Original Link: http://www.anandtech.com/show/2555



A very smart man at Intel once told me that when designing a microprocessor you can either build a new architecture, or move to a smaller manufacturing process, but you don't do both at the same time. The reason you don't do both is because it significantly complicates the design, validation and manufacturing processes - you want to instead limit the number of variables you're changing in order to guarantee a quick ramp up and good yields of your silicon.

NVIDIA followed this rule of thumb with the GT200, building its "brand new" (or at least significantly evolved) architecture on a tried-and-true 65nm process instead of starting at 55nm. Despite AMD building both RV670 and the new RV770 GPU on TSMC's 55nm process, NVIDIA hadn't built anything on a smaller than 65nm process, including the 1.4 billion transistor GT200.

Shortly after the GT200 launched, AMD "responded" with its Radeon HD 4850, a cheap card by comparison, but a far more interesting one from a practical performance standpoint. Priced at $199 and selling for as little as $170, the Radeon HD 4850 managed to invalidate most of NVIDIA's product line. In response, NVIDIA dropped the price of its GeForce 9800 GTX to $199 as well and introduced one more card: a $229 GeForce 9800 GTX+.

Originally we thought the GTX+ was a silly last minute afterthought as it looked like nothing more than an overclocked 9800 GTX. While its clock speeds are higher, it also happens to be the very first 55nm NVIDIA GPU. The specs are as follows:

  9800 GTX+ 9800 GTX
Stream Processors 128 128
Texture Address / Filtering 64 / 64 64 / 64
ROPs 16 16
Core Clock 738MHz 675MHz
Shader Clock 1836MHz 1690MHz
Memory Clock 1100MHz 1100MHz
Memory Bus Width 256-bit 256-bit
Frame Buffer 512MB 512MB
Transistor Count 754M 754M
Manufacturing Process TSMC 55nm TSMC 65nm
Price Point $229 $199

 

The core clock went up 9.3%, shader clock went up 8.6% and memory clock stayed the same. The clock speed bumps are marginal and by far the more interesting aspect of the chip is how much less power it consumes thanks to its 55nm process, which thanks to AMD should be quite mature by now.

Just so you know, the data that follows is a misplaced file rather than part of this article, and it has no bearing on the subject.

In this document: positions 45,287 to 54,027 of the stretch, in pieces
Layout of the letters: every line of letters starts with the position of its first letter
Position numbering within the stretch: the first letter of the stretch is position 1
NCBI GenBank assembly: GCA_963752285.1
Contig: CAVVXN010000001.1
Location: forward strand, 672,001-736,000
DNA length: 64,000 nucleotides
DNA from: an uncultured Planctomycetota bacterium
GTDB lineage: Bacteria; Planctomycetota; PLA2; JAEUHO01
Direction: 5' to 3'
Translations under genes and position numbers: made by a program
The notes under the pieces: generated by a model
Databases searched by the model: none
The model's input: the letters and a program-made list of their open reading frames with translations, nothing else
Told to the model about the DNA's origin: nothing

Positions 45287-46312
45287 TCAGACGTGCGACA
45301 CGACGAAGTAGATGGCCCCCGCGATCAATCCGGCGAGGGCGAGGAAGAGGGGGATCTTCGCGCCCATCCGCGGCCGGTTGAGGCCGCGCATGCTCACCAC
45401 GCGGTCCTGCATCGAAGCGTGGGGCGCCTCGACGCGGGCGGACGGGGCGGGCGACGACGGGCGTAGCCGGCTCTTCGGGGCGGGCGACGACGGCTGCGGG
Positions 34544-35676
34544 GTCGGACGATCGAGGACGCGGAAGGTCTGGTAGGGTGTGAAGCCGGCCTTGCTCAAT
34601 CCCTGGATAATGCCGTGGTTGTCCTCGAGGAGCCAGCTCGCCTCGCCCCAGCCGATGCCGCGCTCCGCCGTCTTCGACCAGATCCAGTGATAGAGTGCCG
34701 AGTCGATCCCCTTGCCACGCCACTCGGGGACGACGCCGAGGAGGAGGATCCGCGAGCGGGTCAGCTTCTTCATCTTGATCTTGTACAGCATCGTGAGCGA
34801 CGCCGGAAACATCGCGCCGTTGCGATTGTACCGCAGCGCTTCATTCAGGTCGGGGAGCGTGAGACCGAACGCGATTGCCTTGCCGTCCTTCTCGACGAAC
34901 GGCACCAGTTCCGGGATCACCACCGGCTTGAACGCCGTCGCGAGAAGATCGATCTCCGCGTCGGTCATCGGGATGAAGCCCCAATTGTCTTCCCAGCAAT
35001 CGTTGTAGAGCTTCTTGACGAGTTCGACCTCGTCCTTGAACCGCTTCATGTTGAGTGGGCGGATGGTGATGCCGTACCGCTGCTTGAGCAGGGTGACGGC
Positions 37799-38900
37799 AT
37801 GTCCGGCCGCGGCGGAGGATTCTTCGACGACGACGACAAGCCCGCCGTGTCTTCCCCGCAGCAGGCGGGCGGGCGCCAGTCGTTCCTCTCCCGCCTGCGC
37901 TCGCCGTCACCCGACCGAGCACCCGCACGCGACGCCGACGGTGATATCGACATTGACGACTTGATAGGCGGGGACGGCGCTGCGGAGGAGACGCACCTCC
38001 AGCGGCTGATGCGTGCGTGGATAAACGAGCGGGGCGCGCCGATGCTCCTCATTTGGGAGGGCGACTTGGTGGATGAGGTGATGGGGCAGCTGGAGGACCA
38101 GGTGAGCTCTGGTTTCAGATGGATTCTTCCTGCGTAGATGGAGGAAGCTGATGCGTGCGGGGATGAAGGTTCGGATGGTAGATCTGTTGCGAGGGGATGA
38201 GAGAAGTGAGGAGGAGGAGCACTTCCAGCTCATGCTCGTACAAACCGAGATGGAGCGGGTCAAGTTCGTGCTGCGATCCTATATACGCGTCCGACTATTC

Here's the full NVIDIA lineup:

  GTX 280 GTX 260 9800 GX2 9800 GTX+ 9800 GTX 8800 GTS 512 8800 GT
Stream Processors 240 192 256 128 128 128 112
Texture Address / Filtering 80 / 80 64 / 64 128 / 128 64 / 64 64 / 64 56 / 56 56 / 56
ROPs 32 28 32 16 16 16 16
Core Clock 602MHz 576MHz 600MHz 738MHz 675MHz 650MHz 600MHz
Shader Clock 1296MHz 1242MHz 1500MHz 1836MHz 1690MHz 1625MHz 1500MHz
Memory Clock 1107MHz 999MHz 1000MHz 1100MHz 1100MHz 970MHz 900MHz
Memory Bus Width 512-bit 448-bit 256-bit x 2 256-bit 256-bit 256-bit 256-bit
Frame Buffer 1GB 896MB 1GB 512MB 512MB 512MB 512MB
Transistor Count 1.4B 1.4B 1.5B 754M 754M 754M 754M
Manufacturing Process TSMC 65nm TSMC 65nm TSMC 65nm TSMC 55nm TSMC 65nm TSMC 65nm TSMC 65nm
Price Point $650 $400 $500 $229 $199 $280 $170 - $230

 

Notice something very wrong? The 8800 GTS 512 and 8800 GT both need to drop in price significantly, they are simply uncompetitive at their current price points. I expect one of those two products to go the way of the dodo but it's unclear which one; the 8800 GT is cheaper to make, but perhaps it's easier to produce 65nm parts with 128 SPs so the GTS 512 could stick around at a lower price point as well.

The GeForce 9800 GTX+ will be available starting July 16th.



How much power does 55nm save?

As far as we know, the GTX+ is a simple die shrink of G92 so the only differences between it and the regular 9800 GTX are clock speeds and power consumption.

Luckily EVGA sent us one of their GeForce 9800 GTX KO cards, which happens to be clocked at virtually the same speed as the upcoming GTX+:

  9800 GTX+ EVGA 9800 GTX KO 9800 GTX